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MIT scientists employ AI to target resilient bacteria when antibiotics are ineffective | MIT News

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In Short:

Modern antibiotic discovery has been slow since the 1970s, leading to a global public health threat of antimicrobial resistance. Researchers at MIT Jameel Clinic are using AI to find new antibiotics targeting dormant bacteria. AI helped identify a compound called semapimod, effective against hard-to-treat Gram-negative bacteria. By disrupting the outer membrane, semapimod makes these bacteria susceptible to existing drugs, offering a promising solution to antibiotic resistance.

Addressing the Antimicrobial Resistance Crisis

Since the 1970s, modern antibiotic discovery has faced challenges, leading the World Health Organization to declare antimicrobial resistance a top 10 global public health threat.

Understanding Antibiotic Resistance

Recurring infections post-antibiotic treatment can be attributed to bacteria developing resistance over time. One explanation involves bacteria entering a dormant state, evading detection by traditional antibiotics that target metabolic activity.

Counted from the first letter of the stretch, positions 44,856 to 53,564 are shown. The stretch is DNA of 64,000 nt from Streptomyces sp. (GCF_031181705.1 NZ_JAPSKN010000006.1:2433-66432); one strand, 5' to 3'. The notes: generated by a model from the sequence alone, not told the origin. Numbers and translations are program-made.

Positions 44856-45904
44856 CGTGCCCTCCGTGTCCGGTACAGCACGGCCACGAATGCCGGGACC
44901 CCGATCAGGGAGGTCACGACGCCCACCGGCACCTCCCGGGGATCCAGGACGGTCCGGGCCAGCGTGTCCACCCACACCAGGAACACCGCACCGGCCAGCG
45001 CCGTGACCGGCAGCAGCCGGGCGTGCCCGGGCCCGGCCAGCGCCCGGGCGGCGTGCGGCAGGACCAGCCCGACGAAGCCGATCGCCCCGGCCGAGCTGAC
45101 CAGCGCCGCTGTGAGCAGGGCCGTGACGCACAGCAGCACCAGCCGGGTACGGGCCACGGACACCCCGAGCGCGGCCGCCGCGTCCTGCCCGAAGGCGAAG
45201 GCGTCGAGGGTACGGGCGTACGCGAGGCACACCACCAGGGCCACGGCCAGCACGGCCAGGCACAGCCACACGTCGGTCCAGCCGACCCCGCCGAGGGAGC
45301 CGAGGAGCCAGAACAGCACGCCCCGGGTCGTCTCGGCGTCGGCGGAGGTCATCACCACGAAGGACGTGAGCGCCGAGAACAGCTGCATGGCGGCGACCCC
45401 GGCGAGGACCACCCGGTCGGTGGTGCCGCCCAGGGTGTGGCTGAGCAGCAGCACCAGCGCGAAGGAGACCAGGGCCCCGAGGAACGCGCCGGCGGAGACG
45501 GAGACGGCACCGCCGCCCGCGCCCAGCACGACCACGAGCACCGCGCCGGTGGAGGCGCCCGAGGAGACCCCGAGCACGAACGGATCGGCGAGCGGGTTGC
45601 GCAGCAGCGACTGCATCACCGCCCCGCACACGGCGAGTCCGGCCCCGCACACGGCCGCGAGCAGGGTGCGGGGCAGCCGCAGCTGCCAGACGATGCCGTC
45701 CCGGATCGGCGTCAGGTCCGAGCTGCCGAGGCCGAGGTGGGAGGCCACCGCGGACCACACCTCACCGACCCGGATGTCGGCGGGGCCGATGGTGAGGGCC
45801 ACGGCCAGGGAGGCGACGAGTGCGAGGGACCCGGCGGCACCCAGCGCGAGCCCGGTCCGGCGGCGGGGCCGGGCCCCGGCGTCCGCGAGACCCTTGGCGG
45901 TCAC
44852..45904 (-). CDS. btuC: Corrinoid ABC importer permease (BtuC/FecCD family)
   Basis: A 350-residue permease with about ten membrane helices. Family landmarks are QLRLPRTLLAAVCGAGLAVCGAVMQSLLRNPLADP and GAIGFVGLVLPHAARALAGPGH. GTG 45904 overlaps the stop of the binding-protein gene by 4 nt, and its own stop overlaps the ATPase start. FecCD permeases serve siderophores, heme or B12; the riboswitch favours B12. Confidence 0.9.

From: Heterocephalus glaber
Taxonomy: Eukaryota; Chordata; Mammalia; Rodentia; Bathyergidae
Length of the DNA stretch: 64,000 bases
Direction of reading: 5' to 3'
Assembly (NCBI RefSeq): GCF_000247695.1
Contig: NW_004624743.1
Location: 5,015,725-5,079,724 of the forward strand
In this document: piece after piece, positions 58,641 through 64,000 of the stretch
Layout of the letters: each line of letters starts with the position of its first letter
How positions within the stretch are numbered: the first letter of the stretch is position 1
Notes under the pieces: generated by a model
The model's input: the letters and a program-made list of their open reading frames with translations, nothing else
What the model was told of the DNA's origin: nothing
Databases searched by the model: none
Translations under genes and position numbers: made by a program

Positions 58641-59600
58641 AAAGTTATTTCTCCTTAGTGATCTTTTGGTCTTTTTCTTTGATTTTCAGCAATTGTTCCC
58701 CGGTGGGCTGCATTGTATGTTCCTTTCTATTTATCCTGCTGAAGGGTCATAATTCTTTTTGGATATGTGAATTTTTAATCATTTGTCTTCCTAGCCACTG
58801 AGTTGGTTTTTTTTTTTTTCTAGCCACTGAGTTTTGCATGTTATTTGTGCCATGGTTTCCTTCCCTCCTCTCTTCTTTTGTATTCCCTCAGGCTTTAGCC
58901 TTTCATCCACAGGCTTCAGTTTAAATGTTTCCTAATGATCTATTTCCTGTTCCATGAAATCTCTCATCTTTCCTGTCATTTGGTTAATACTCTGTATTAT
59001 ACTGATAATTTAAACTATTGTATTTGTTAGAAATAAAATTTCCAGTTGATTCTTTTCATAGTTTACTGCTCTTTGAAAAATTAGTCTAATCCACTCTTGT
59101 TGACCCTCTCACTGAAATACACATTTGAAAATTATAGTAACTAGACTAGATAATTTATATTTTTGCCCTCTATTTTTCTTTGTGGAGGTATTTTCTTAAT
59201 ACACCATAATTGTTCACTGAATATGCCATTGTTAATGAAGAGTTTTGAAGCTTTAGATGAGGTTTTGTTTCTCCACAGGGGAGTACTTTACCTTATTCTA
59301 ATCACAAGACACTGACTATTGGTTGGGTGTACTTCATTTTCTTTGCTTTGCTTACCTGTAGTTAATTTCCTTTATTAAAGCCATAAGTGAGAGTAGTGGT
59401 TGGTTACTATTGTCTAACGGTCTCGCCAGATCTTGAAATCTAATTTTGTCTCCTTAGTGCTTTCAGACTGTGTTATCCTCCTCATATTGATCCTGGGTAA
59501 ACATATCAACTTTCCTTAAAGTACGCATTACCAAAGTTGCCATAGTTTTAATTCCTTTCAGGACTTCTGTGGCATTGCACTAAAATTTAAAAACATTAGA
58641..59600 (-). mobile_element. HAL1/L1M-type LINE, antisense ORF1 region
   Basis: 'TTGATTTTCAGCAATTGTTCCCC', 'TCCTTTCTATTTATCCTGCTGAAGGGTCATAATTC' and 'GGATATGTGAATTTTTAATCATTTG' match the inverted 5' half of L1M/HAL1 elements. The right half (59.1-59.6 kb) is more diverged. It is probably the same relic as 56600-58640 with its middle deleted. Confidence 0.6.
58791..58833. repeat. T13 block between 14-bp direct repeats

Jackie Valeri, a former MIT-Takeda Fellow associated with the MIT Abdul Latif Jameel Clinic for Machine Learning in Health, emphasized the link between resistance and recurring infections.

Utilizing Machine Learning

In a recent publication in Cell Chemical Biology, Valeri discusses how machine learning can aid in identifying compounds lethal to dormant bacteria.

AI in Antibiotic Discovery

MIT Professor James J. Collins made headlines for leveraging AI to develop a new class of antibiotics, aligning with the clinic’s goal to enhance antibiotic options using artificial intelligence.

Key Findings

Researchers employed AI to expedite the process of identifying antibiotic properties in known drug compounds. This approach led to the discovery of semapimod, a compound showing effectiveness against dormant bacteria.

Still from a time-lapse microscopy video of E. coli cells treated with semapimod in the presence of SYTOX Blue.

Semepimod, initially an anti-inflammatory drug, displayed efficacy against stationary-phase Escherichia coli and Acinetobacter baumannii bacteria.

Furthermore, semapimod disrupted the membranes of “Gram-negative” bacteria known for inherent antibiotic resistance due to their complex outer membrane structure.

Advancing Treatment Options

The unique properties of semapimod sensitize Gram-negative bacteria to drugs typically targeting Gram-positive strains, offering new possibilities in antibiotic treatment.

Valeri emphasizes the importance of addressing antibiotic resistance across bacterial types to enhance treatment options and combat the spread of infections.

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